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cism is not very severe, and if it cended strange odors of suspicious stopped there the Paris house would, at cookery. He did not annoy the tenall events, be a commodious piece of ants, and his good-will could be bought furniture. It possesses, in our opinion, for a few half-crowns. The species is one serious defect, namely, that its not quite extinct, but is now only occupants are not at bome; one has found in the old parts of the city, in the impressiou of being merely camped those houses of plaster and rubble there — that one is living in the street. whose dilapidated fronts, sloping inThe principal entrance is used by ward and resting on antiquated bases, people of all sorts and conditions. If hide the secrets of tive or six generaone of your fellow-tenants happens to tions. The modern concierge is a be standing there, you cannot pass in totally different person. He is proor out. The staircase also is a public vided with a lodge furnished, if not thoroughfare ; you risk meeting dis- luxuriously, at least in excellent taste, agreeable faces, people with whom you with stuff curtains to the windows, a do not care to come in contact. Even carpet on the floor, carved table and the door of your apartment is public, as sideboard, and large, comfortable armanybody can ring and cause it to be chairs. When you address him, he opened, with the excuse of having mis- replies, if at all, from the depths of taken the floor, or even without any one of these easy-chairs. He will not excuse at all. The tenant above you deign to answer unless your appearance may have dancing going on all night pleases him, or it is to his interest to over your head, and the little daughter do so. Should it be your intention to of the one beneath may awaken you at become a tevant of a flat in the house dawn by her piano practice. The over which he rules, it is well to exFrench horn is about the only thing amine him closely, as he will be your forbidden. The violoncello is not pro- master. He will see your visitors behibited, and a most perfidious instru- fore you do so, and if he disapproves of meut it is ; when it begins to groan it them he will declare that you are not can be heard from the first floor to the at home. It is to him that the postsixth. Paris houses of recent construc- man will hand your letters and newstion are more sonorous than the older papers. He will read both, in order to ones, on account of the extensive use kuow your political views and your of iron and hollow pottery. The sound family affairs. The law docs not forof the voice can often be heard from one bid him to do this, if he is so inclined. flat to another. Still, there are compen- Quite recently a discontented tenant sations for these annoyances. The man carried the question before the court, who tortures his violoncello, may have when the judge non-suited him, detalent, or the neighbor's young daugh- ciding that every concierge has the right ter may be a virtuoso in the bud. to read his tenants' letters, provided he Even the people who elbow you on the delivers them afterwards. stairs may please you, and you may This is the great drawback of Paris perchance attend the ball on the floor houses. Certain persons regarded it above or the musical evening given be- so seriously that they concluded it low. After all, these are only minor would be preferable to live in houses miseries, and could easily be borne if built after the London style. Conit were not for the concierge.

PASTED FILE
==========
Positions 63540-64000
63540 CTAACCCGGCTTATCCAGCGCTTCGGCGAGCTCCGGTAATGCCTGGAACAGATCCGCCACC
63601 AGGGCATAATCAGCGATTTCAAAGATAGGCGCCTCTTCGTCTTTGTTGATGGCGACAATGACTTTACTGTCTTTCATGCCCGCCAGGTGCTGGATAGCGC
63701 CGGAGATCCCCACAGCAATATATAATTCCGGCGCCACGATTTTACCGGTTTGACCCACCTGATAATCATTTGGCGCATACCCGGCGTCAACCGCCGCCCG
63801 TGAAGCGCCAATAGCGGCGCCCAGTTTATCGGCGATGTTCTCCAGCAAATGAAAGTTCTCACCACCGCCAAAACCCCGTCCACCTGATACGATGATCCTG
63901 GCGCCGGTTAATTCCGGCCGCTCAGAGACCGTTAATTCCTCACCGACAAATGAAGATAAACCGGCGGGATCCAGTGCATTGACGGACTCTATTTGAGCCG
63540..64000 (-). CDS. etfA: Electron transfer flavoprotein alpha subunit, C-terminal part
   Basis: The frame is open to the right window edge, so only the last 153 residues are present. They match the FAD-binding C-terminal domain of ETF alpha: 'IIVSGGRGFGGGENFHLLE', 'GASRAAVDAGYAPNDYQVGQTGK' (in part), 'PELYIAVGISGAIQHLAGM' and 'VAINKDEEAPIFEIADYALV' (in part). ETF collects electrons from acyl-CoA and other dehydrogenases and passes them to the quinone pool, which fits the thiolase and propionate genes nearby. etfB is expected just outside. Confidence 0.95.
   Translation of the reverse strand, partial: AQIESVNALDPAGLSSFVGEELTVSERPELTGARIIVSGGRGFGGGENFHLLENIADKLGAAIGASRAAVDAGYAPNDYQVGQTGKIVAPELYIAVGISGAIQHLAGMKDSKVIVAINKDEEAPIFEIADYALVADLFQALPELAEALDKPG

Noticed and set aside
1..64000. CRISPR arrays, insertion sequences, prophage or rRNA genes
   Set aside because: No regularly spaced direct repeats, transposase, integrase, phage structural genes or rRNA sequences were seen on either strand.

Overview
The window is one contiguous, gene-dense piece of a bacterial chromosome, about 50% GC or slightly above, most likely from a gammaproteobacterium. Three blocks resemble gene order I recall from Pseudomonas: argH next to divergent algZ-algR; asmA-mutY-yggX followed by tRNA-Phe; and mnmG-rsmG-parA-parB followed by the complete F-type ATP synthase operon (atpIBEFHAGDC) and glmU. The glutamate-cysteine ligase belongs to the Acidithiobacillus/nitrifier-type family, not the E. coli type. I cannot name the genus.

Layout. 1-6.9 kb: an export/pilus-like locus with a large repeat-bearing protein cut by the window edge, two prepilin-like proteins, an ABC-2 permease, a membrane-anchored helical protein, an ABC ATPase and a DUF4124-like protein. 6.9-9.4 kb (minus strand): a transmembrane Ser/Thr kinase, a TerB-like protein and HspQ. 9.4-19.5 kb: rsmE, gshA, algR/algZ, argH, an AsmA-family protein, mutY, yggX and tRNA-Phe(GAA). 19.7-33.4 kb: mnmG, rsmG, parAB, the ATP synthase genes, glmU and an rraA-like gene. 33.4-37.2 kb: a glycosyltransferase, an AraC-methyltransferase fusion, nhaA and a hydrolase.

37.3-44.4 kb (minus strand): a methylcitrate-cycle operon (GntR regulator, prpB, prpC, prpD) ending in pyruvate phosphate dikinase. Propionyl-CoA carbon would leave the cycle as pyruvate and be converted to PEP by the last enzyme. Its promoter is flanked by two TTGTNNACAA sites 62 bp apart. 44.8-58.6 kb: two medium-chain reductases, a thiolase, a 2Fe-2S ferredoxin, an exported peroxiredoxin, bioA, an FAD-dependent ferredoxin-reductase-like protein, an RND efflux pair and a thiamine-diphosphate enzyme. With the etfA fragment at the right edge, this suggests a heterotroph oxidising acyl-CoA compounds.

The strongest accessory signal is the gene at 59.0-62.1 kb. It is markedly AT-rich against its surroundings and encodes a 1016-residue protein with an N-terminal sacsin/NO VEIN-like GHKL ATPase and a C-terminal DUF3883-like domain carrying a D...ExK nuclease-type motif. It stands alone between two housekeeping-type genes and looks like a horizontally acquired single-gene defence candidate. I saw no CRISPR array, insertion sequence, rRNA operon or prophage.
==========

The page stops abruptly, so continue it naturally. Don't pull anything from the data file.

tractors came forward, ground was The concierge is just as much a part purchased in the outer parts of the city, of the Paris house as is the corner- and some very handsome “